That sharp downward trajectory is important, because Netflix uses performance over the course of a title’s first-month availability to help decide whether an extension is warranted. Again, the raw numbers aren’t the only consideration — but I’m worried about this one, too. I should add that critics and fans, for what it’s worth, absolutely love it.
The show is built around an orphan mapmaker named Alina Starkov (Jessie Mei Li), who unleashes an extraordinary power that sets dark forces conspiring against her. Season 2 of Shadow and Bone brings more friendships, romances, battles, and epic adventures. Among other things, Alina is also now on the run and determined to bring down the Shadow Fold and save Ravka from ruin.
General Kirigan is back to finish what he started and is more dangerous than ever, while Alina and Mai rally their own allies and the Crows in Ketterdam forge new alliances — putting them on a collision course with the Sun Summoner.
Two more possible cancellations
Moving right along, here are two additional Netflix series I’m afraid we may have seen the last of — starting with the one-of-a-kind Russian Doll from co-creator Natasha Lyonne.
Again, another critical and fan-favorite here. That said, there are a few things that make the prospect of another season look bleak. 1) It’s been almost a year now since the release of Season 2 (normally, Netflix doesn’t make us wait this long for a renewal). 2) That new season didn’t appear on the global Top 10 at all, at any point. 3) Lyonne herself, in an interview published just a few days ago, did not sound exactly hopeful about the possibility of more episodes imminently.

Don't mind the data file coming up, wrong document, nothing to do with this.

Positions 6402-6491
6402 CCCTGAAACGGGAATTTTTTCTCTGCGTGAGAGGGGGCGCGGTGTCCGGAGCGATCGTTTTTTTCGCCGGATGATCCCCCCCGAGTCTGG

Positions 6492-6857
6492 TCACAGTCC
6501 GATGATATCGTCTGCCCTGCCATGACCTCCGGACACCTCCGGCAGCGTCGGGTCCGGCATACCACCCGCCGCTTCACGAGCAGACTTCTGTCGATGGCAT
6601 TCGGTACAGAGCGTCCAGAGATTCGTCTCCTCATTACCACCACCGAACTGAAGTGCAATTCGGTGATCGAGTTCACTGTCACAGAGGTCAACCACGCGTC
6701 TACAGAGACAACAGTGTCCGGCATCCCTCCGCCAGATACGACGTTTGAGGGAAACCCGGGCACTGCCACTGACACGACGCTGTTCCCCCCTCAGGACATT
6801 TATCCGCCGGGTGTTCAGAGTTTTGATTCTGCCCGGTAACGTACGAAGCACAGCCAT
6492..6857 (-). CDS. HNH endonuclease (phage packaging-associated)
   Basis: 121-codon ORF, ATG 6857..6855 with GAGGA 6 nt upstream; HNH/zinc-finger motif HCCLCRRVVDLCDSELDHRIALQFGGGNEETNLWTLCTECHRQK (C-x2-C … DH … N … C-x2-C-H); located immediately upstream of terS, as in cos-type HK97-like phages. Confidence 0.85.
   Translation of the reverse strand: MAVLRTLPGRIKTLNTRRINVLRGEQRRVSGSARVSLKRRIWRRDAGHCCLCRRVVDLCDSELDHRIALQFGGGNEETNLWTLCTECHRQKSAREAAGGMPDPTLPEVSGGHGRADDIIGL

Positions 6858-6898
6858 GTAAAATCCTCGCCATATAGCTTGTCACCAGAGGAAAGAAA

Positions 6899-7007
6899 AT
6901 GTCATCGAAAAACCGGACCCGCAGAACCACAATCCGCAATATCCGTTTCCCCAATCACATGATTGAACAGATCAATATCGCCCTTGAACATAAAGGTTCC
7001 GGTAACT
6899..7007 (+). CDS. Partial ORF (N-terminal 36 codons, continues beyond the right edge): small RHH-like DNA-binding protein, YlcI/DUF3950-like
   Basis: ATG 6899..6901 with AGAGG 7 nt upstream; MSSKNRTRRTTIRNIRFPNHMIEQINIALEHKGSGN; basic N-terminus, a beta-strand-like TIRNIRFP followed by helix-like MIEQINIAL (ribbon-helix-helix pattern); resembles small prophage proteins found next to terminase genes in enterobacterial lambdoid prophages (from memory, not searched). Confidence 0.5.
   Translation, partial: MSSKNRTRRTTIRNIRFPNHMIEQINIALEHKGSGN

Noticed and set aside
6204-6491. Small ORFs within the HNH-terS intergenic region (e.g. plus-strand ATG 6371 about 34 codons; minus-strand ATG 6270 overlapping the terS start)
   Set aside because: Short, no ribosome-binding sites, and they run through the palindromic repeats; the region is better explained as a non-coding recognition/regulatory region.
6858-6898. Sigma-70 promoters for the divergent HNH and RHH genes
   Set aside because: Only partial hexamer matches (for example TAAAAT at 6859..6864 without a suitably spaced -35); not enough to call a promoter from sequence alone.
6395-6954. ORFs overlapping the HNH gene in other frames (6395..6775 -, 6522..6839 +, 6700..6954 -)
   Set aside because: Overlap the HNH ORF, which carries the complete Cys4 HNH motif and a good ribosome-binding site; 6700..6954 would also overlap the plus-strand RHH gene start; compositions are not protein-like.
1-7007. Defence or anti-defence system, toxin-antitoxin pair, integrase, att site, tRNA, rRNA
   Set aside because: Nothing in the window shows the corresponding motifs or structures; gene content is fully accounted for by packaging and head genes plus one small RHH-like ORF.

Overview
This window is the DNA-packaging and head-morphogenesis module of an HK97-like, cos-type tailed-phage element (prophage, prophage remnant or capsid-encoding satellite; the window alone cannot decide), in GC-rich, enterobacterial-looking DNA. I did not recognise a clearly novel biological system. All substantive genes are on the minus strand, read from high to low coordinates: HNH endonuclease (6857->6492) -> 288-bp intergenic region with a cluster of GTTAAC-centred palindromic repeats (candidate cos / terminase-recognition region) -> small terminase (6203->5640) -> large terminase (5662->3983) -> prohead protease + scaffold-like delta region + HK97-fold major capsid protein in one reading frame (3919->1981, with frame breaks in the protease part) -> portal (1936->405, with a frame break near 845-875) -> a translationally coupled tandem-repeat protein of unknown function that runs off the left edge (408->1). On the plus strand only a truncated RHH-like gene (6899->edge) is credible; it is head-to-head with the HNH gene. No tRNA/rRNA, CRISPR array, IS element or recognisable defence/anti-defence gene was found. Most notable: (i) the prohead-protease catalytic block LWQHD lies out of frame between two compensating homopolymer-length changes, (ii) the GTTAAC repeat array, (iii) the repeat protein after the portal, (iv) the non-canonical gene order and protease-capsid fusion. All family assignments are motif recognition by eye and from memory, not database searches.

“I don’t know that it’s, like, my next order of business,” said the star, who’s currently focused on her Peacock series Poker Face.
“But I don’t think that, sort of, philosophically, Russian Doll is something that I’ll ever be done with. So, I think I’ll always — you know, life finds a way. And so does death, my friend.”
And, finally, we come next to —
Lockwood & Co., which is my final bet for the moment on which other Netflix series might be in trouble soon (if it’s not already).
Netflix co-CEO Ted Sarandos made some remarks around the time this show debuted, which included his assertion that the company has ‘never canceled a successful show.’ The truth of that statement, of course, depends on how one defines “successful.”
The 8-episode Lockwood & Co. is an adaptation of the young adult novels from Jonathan Stroud, and the show has some pretty stellar scores: 92% and 94% on Rotten Tomatoes (the critics’ and audience ratings, respectively), and a 7.4/10 on IMDb. Nevertheless, the show does have some things working against it. One of which is the fact that Netflix seems to love canceling YA series early.
“Netflix is doing precious little to promote Joe Cornish’s Lockwood & Co.,” a Decider critic tweeted not long after the show’s debut, giving credence to our point. I suspect Netflix will either kill this one early, like it did with Midnight Club, The Imperfects, First Kill, and The Bastard Son & The Devil Himself. At best, we’ll alternatively just get one more season.